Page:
Judith McNaught (Almost Heaven (Sequels, #3))
This journey by time capsule to the early 1940s is not always a pleasant one. It affords us a glimpse at the pre-civil rights South. This was true in the raw copy of the guidebooks as well. The Alabama guidebook copy referred to blacks as “darkies.” It originally described the city of Florence struggling through “the terrible reconstruction, those evil days when in bitter poverty, her best and bravest of them sleep in Virginia battlefields, her civilization destroyed . . . And now when the darkest hour had struck, came a flash of light, the forerunners of dawn. It was the Ku Klux Klan . . .” The Dover, Delaware, report stated that “Negroes whistle melodiously.” Ohio copy talked of their “love for pageantry and fancy dress.” Such embarrassingly racist passages were usually edited out, but the America Eats manuscripts are unedited, so the word darkies remains in a Kentucky recipe for eggnog. In the southern essays from America Eats, whenever there is dialogue between a black and a white, it reads like an exchange between a slave and a master. There also seems to be a racist oral fixation. Black people are always sporting big “grins.” A description of a Mississippi barbecue cook states, “Bluebill is what is known as a ‘bluegum’ Negro, and they call him the brother of the Ugly man, but personal beauty is not in the least necessary to a barbecue cook.
Mark Kurlansky (The Food of a Younger Land: The WPA's Portrait of Food in Pre-World War II America)
Ode to a Cluster of Violets Crisp cluster plunged in shadow. Drops of violet water and raw sunlight floated up with your scent. A fresh subterranean beauty climbed up from your buds thrilling my eyes and my life. One at a time, flowers that stretched forward silvery stalks, creeping closer to an obscure light shoot by shoot in the shadows, till they crowned the mysterious mass with an intense weight of perfume and together formed a single star with a far-off scent and a purple center. Poignant cluster intimate scent of nature, you resemble a wave, or a head of hair, or the gaze of a ruined water nymph sunk in the depths. But up close, in your fragrance’s blue brazenness, you exhale the earth, an earthly flower, an earthen smell and your ultraviolet gleam in volcanoes’ faraway fires. Into your loveliness I sink a weathered face, a face that dust has often abused. You deliver something out of the soil. It isn’t simply perfume, nor simply the perfect cry of your entire color, no: it’s a word sprinkled with dew, a flowering wetness with roots. Fragile cluster of starry violets, tiny, mysterious planet of marine phosphorescence, nocturnal bouquet nestled in green leaves: the truth is there is no blue word to express you. Better than any word is the pulse of your scent. Pablo Neruda, Odes to Common Things. (Bulfinch; Bilingual edition May 1, 1994) Originally published 1961.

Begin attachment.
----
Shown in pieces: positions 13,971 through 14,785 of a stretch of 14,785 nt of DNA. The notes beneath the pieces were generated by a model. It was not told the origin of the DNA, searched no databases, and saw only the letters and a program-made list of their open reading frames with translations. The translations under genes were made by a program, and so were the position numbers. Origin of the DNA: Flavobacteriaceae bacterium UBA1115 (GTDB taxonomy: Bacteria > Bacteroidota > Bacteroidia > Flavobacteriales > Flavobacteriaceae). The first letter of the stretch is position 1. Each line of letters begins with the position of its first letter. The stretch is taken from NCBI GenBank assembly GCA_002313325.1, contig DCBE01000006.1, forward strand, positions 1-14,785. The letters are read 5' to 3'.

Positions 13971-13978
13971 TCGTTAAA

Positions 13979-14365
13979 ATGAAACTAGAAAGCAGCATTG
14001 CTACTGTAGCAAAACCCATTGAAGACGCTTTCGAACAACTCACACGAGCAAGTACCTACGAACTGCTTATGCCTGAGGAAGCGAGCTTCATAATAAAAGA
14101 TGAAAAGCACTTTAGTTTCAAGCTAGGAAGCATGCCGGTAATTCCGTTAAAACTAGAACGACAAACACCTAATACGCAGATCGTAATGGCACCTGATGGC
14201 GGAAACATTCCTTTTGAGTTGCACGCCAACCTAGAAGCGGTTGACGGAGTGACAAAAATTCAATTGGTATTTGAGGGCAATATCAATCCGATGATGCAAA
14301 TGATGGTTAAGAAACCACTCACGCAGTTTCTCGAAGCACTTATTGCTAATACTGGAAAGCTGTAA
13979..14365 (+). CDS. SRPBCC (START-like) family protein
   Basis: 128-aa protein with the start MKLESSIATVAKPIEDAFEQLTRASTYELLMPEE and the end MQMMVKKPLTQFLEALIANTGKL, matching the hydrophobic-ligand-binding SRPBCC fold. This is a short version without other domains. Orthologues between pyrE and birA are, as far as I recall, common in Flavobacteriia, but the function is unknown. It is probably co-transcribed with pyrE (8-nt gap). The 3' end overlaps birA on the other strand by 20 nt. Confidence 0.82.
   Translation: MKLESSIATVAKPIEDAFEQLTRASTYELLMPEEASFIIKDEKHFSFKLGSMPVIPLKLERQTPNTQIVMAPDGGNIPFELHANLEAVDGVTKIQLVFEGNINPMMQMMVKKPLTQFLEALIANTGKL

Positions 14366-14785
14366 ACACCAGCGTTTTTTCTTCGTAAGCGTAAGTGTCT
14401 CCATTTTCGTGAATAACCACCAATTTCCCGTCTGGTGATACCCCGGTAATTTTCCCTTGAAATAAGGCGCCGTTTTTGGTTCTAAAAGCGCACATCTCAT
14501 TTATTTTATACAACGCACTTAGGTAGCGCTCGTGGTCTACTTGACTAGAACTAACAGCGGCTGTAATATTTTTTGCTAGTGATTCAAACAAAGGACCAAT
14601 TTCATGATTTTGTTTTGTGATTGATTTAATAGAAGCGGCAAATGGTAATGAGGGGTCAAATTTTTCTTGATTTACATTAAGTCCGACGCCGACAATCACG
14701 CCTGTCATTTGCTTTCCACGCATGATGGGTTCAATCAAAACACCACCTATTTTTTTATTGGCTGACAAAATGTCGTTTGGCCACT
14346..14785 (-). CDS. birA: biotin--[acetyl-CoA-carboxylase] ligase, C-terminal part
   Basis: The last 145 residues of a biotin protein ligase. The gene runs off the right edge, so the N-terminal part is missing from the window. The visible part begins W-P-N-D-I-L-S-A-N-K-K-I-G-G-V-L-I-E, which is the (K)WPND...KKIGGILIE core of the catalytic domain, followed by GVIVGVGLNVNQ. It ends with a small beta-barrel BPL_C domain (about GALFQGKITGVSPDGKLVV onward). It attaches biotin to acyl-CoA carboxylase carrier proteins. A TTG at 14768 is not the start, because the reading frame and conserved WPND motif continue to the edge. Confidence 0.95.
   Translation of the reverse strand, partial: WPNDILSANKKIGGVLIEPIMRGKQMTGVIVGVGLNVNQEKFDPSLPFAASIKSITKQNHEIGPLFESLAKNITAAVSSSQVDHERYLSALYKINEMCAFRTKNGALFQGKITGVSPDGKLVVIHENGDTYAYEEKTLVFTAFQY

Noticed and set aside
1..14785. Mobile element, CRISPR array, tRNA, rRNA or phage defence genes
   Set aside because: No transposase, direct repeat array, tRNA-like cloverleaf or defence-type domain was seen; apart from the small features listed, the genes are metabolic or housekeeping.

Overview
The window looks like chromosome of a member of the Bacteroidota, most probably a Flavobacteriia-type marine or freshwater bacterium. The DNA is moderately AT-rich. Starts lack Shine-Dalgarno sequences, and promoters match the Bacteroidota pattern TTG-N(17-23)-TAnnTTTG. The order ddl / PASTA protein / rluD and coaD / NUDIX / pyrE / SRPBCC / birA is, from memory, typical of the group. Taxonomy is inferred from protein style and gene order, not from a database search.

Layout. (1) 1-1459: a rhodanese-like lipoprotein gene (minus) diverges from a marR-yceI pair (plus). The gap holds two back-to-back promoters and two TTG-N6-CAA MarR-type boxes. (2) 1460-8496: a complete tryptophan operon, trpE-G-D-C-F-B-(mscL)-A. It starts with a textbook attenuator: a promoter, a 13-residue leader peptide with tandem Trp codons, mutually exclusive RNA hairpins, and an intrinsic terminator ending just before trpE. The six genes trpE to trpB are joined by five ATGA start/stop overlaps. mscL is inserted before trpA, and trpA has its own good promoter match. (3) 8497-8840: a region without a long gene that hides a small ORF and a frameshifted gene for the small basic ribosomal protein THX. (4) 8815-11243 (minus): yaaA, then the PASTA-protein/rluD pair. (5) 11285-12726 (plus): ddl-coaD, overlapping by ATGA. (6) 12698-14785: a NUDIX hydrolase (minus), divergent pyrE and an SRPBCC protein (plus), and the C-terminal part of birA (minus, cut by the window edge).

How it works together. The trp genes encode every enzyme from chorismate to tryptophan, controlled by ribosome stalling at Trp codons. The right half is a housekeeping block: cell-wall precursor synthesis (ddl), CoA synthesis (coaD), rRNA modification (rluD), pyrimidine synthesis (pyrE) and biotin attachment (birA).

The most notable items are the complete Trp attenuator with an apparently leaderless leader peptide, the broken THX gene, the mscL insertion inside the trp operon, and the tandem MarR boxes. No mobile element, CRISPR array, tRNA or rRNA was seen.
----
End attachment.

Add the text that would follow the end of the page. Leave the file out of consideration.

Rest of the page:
Pablo Neruda (Odes to Common Things)
Closing the door, she turned back to him, taking in the long, muscled length of him on the bed, staring at her. Waiting for her. Perfection. He was perfect, and she was bare before him, bathed in candlelight. She was instantly embarrassed- somehow more embarrassed than she had been that night in his office, when she'd touched herself under his careful guidance. At least then she'd been wearing a corset. Stockings. Tonight, she wore nothing. She was all flaws, each one highlighted by his perfection. He watched her for a long moment before extending one muscled arm, palm up, an irresistible invitation. She went to him without hesitation, and he rolled to his back, pulling her over his lovely, lean chest, staring up at her intently. She covered her breasts in a wave of nerves and trepidation. "When you look at me like that... it's too much." He did not look away. "How do I look at you?" "I don't know what it is... but I feel as though you can see into me. As though, if you could, you would consume me." "It's want, love. Desire like nothing I've never experienced. I'm fairly shaking with it. Come here." The demand was impossible to resist, carrying with it the promise of pleasure beyond her dreams. She went. When she was close enough to touch, he lifted one hand, stroking his fingers along hers where they hid her breasts from view. "I tremble with need for you, Pippa. Please, love, let me see you." The request was raw and wretched, and she couldn't deny him, slowly moving her hands to settle them on his chest, fingers splayed wide across the crisp auburn hair that dusted his skin. She was distracted by that hair, the play of it over muscle- the way it narrowed to a lovely dark line across his flat stomach. He lay still as she touched him, his muscles firm and perfect. "You're so beautiful," she whispered, fingers stroking down his arms to his wrists. His gaze narrowed on her. "I am happy you approve, my lady." She smiled. "Oh I do, my lord. You are a remarkable specimen." White teeth flashed again as she gained her courage, retracing her touch, over his forearms, marveling in the feel of him, reciting from memory, "flexor digitorium superficialis, flexor capri radialis..." along his upper arms, "biceps brachii, tricipitis brachii..." over his shoulders, loving the way his muscles tensed and flexed beneath her touch, "deltoideus..." and down his chest, "subscapularis... pectoralis major..." She stilled, brushing her fingers over the curve of that muscle, the landscape of him... the valleys of his body. He sucked in a breath as her fingers ran over the flat discs of his nipples, arching up to her touch, and she stilled, reveling in her power. He enjoyed her touch. He wanted it. She repeated the stroke, this time with her thumbs. He hissed his pleasure, one wide hand falling to the inside of her knee, sending a river of heat through her. "Don't stop now, love. This is the most effective seduction I've ever experienced.